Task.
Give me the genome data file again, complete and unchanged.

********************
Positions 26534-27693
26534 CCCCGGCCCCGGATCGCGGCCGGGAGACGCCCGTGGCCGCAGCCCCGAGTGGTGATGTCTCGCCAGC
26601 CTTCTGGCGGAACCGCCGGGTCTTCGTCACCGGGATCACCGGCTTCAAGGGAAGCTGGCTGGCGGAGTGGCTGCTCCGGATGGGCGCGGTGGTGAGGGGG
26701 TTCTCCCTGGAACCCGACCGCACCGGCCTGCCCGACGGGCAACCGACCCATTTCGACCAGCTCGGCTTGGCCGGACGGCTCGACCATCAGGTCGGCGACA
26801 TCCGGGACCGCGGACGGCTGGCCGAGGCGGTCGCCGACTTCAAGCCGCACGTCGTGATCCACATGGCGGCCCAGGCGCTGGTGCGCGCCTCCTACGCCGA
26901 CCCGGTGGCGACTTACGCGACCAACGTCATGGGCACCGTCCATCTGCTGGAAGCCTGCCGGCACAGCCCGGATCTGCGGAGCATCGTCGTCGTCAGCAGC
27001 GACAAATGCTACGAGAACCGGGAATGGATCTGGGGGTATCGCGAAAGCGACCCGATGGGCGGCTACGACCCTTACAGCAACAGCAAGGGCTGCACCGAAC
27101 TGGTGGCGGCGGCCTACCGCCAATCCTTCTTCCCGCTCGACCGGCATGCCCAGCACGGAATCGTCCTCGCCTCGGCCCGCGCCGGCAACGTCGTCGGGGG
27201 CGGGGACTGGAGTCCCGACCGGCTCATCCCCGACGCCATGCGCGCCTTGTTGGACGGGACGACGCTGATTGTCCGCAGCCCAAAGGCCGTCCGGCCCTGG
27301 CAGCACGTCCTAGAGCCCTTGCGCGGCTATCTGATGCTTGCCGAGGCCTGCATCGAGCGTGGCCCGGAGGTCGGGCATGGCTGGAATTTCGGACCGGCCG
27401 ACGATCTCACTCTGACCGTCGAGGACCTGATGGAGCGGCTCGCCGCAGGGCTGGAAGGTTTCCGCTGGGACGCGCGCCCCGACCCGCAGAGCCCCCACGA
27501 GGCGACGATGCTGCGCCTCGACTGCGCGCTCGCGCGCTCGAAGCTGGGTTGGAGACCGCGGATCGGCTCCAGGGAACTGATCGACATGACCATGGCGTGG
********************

Positions 26534-27693
26534 CCCCGGCCCCGGATCGCGGCCGGGAGACGCCCGTGGCCGCAGCCCCGAGTGGTGATGTCTCGCCAGC
26601 CTTCTGGCGGAACCGCCGGGTCTTCGTCACCGGGATCACCGGCTTCAAGGGAAGCTGGCTGGCGGAGTGGCTGCTCCGGATGGGCGCGGTGGTGAGGGGG
26701 TTCTCCCTGGAACCCGACCGCACCGGCCTGCCCGACGGGCAACCGACCCATTTCGACCAGCTCGGCTTGGCCGGACGGCTCGACCATCAGGTCGGCGACA
26801 TCCGGGACCGCGGACGGCTGGCCGAGGCGGTCGCCGACTTCAAGCCGCACGTCGTGATCCACATGGCGGCCCAGGCGCTGGTGCGCGCCTCCTACGCCGA
26901 CCCGGTGGCGACTTACGCGACCAACGTCATGGGCACCGTCCATCTGCTGGAAGCCTGCCGGCACAGCCCGGATCTGCGGAGCATCGTCGTCGTCAGCAGC
27001 GACAAATGCTACGAGAACCGGGAATGGATCTGGGGGTATCGCGAAAGCGACCCGATGGGCGGCTACGACCCTTACAGCAACAGCAAGGGCTGCACCGAAC
27101 TGGTGGCGGCGGCCTACCGCCAATCCTTCTTCCCGCTCGACCGGCATGCCCAGCACGGAATCGTCCTCGCCTCGGCCCGCGCCGGCAACGTCGTCGGGGG
27201 CGGGGACTGGAGTCCCGACCGGCTCATCCCCGACGCCATGCGCGCCTTGTTGGACGGGACGACGCTGATTGTCCGCAGCCCAAAGGCCGTCCGGCCCTGG
27301 CAGCACGTCCTAGAGCCCTTGCGCGGCTATCTGATGCTTGCCGAGGCCTGCATCGAGCGTGGCCCGGAGGTCGGGCATGGCTGGAATTTCGGACCGGCCG
27401 ACGATCTCACTCTGACCGTCGAGGACCTGATGGAGCGGCTCGCCGCAGGGCTGGAAGGTTTCCGCTGGGACGCGCGCCCCGACCCGCAGAGCCCCCACGA
27501 GGCGACGATGCTGCGCCTCGACTGCGCGCTCGCGCGCTCGAAGCTGGGTTGGAGACCGCGGATCGGCTCCAGGGAACTGATCGACATGACCATGGCGTGG